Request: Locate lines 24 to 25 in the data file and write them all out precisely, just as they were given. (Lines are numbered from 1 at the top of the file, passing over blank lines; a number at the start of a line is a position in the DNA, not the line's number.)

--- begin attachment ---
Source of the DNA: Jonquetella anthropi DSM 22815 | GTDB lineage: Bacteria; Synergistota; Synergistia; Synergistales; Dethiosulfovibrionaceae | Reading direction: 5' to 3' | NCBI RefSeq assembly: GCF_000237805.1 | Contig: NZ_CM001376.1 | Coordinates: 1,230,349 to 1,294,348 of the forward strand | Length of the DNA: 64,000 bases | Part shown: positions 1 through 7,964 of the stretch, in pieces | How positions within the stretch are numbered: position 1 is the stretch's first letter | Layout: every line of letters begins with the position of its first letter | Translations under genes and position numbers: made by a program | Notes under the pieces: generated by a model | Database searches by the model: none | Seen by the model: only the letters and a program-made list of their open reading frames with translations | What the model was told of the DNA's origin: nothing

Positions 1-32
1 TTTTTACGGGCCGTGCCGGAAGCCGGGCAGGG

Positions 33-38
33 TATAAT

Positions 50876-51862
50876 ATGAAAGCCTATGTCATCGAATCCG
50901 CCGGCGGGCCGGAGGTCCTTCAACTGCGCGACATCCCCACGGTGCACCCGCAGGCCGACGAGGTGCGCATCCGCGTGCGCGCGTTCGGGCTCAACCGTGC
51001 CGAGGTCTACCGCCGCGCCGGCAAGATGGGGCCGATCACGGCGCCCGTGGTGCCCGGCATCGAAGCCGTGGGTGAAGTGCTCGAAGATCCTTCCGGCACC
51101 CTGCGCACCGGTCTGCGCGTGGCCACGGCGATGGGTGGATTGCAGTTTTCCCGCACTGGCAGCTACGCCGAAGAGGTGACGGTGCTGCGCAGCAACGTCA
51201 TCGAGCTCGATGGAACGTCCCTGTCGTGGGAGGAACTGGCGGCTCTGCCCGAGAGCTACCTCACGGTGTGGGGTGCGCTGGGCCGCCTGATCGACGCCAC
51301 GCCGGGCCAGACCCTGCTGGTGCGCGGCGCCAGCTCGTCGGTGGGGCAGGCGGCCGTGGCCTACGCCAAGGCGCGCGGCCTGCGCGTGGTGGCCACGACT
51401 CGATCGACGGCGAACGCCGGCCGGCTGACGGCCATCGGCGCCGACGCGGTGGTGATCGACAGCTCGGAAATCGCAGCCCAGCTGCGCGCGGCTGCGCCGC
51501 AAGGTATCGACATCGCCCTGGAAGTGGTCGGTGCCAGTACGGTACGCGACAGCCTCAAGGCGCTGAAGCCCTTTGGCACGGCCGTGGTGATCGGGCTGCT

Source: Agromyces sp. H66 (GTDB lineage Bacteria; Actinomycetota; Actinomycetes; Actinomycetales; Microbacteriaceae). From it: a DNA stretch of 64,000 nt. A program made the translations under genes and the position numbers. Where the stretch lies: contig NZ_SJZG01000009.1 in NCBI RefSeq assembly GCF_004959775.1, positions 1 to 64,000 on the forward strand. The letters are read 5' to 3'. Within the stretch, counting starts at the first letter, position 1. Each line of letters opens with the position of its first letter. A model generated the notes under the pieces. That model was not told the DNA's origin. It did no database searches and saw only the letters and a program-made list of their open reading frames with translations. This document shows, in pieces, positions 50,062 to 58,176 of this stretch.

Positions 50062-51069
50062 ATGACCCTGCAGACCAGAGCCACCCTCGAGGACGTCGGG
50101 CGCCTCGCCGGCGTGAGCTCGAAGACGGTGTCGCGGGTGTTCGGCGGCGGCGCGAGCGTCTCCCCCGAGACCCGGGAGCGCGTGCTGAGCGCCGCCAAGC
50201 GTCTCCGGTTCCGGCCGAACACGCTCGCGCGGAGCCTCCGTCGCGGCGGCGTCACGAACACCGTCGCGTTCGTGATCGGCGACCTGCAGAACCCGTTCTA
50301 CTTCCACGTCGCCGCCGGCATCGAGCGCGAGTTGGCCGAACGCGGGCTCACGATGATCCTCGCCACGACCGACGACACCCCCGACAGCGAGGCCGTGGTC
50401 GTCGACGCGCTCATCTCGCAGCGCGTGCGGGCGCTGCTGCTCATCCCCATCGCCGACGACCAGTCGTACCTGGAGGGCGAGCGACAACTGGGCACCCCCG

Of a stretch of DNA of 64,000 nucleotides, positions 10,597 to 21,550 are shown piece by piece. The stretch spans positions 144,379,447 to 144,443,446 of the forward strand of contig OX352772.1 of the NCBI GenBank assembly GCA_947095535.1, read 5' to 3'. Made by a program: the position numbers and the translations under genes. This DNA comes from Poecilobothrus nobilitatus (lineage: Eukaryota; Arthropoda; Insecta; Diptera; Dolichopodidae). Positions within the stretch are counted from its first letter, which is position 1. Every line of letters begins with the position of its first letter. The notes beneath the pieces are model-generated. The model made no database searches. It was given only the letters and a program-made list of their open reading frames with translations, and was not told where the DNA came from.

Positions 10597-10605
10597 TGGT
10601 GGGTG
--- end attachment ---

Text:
10597 TGGT
10601 GGGTG